Next, you can dive into the types of cards you are using to see how successful they are. Compare your own card formats against each other and see how you stack up against other Twitter Accounts. Don't get too discouraged by the latter, however -- they aren't segmented by industry or number of followers. Take it with a grain of salt to help you optimize your Twitter Cards.
This is one of my favorite reports -- you can see the top accounts that drove URL clicks, app install attempts, and/or retweets to your content. These are the folks you should be tapping into to grow your Twitter account. Now that you know their name, try making a Twitter list to follow and engage with them all.
For HubSpot customers, you can take this information to the next level with Social Inbox. Create a stream of that Twitter list, and you can see exactly where these influencers are in your marketing funnel. Depending on which stage they're in, you can nurture them with valuable content to be even more connected with you.
In this report, you can drill down to see which specific tweets (not just from your account) drove the most URL clicks, install attempts, and retweets. I'd view each tweet individually to see if you can notice any trends -- were these all sent at a certain time of day? Are they about specific topics? Do they all fall under a certain number of characters? This report can give you some nice information to inform the rest of your marketing strategy.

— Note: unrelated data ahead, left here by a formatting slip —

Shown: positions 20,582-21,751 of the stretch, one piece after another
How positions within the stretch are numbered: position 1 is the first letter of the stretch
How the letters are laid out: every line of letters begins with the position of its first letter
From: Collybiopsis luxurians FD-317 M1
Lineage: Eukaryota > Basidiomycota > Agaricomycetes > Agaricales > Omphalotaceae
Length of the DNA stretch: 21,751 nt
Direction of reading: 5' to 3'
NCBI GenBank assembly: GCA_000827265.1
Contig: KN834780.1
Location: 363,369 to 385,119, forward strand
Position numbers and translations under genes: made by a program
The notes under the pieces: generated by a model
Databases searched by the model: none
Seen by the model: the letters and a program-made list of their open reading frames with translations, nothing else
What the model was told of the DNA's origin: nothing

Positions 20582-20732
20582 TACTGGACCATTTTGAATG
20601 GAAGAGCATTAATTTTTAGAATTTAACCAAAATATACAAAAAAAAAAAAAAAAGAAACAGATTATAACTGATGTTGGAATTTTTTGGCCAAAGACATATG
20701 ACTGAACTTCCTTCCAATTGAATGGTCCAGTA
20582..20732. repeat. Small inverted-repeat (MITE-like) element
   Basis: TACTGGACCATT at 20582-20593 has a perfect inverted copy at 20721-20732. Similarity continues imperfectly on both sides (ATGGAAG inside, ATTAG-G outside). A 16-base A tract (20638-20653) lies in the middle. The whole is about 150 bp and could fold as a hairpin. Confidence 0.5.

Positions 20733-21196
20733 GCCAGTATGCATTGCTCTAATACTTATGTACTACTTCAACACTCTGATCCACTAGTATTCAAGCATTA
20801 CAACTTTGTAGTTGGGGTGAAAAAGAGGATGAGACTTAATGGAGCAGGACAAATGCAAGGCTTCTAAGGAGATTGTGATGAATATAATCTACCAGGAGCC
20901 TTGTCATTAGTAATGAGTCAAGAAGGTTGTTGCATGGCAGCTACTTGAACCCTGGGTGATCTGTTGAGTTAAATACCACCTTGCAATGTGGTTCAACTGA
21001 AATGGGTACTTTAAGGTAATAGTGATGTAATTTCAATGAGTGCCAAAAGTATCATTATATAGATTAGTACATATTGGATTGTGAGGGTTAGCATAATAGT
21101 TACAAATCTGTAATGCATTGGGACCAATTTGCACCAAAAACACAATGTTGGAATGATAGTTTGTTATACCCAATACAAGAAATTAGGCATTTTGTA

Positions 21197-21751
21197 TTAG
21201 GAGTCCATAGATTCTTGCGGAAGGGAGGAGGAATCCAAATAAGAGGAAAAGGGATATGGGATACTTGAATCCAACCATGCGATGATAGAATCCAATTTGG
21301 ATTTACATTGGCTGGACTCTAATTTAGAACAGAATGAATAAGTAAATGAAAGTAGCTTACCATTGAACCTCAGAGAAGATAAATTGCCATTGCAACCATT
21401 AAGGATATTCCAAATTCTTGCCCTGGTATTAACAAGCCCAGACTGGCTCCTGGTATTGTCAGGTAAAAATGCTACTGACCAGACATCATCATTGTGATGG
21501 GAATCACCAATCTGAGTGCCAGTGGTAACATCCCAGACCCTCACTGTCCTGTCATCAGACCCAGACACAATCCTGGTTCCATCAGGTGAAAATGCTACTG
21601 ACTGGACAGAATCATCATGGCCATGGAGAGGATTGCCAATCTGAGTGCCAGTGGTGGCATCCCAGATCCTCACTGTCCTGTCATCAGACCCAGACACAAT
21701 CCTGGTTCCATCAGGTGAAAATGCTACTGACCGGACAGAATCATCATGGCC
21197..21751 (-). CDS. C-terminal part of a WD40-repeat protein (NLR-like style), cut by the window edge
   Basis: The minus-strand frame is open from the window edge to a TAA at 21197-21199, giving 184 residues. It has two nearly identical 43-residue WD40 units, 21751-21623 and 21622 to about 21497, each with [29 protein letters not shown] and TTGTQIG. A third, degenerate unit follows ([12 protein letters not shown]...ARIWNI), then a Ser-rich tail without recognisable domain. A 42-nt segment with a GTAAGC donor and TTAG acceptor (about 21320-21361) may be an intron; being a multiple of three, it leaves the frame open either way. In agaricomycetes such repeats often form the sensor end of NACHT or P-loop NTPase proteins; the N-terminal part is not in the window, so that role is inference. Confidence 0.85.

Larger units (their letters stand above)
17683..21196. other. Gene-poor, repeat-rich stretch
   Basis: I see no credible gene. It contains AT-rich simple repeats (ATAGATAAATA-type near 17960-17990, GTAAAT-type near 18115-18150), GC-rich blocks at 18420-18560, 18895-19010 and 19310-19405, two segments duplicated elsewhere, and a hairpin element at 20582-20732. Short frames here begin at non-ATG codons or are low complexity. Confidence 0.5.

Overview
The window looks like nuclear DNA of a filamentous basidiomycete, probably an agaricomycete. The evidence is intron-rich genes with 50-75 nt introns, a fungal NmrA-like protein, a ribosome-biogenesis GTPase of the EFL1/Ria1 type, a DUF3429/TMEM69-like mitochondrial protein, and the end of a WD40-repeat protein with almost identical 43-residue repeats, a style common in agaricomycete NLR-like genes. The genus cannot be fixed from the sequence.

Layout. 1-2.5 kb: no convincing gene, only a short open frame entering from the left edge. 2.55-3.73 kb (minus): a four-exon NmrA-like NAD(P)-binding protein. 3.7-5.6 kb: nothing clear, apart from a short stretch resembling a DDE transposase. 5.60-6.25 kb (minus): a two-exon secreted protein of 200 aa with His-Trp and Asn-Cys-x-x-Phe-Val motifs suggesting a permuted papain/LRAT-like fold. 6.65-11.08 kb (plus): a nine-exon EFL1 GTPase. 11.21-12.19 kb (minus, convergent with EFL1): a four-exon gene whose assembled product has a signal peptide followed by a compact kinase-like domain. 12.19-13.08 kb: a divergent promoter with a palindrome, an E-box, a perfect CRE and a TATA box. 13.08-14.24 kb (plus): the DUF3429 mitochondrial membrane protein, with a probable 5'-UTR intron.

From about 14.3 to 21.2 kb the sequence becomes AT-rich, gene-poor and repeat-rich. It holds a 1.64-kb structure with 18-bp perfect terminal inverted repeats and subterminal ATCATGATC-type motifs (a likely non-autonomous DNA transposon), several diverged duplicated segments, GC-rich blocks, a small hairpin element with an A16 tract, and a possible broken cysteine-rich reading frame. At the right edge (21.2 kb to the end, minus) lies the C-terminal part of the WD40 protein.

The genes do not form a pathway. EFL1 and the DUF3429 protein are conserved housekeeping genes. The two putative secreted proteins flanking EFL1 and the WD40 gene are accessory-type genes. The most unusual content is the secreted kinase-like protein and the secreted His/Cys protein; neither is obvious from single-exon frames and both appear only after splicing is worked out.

Last is the Sources report -- basically detailing which apps, widgets, and websites your influencers are using to send you traffic. Not my favorite report in the bunch, but it could be helpful in some technical instances. If you're a HubSpot customer, you should be able to see all of this information as well in your HubSpot Sources report in addition to the rest of your social media traffic data.
And that's pretty much it! These reports give you some great basic data to optimize your Twitter presence, but there are a few key areas where you're going to need more helpful data if you want to grow your business through Twitter.
Why You Need More Than Twitter Card Analytics
These Twitter Card analytics are great for one thing: gauging some very specific Twitter metrics that may have impact on your business' bottom line. Sure, they can be indicative of other metrics like leads and customers, but you really need an integrated marketing platform with closed-loop analytics to track that.
Because these metrics aren't integrated with a contact database, you have no idea what happens after people click and if the people who click would be valuable to your business. It's incredibly helpful to have Twitter-specific data, but in the end, you'll need more data to make more strategic (and smart) decisions about your social media and marketing strategy.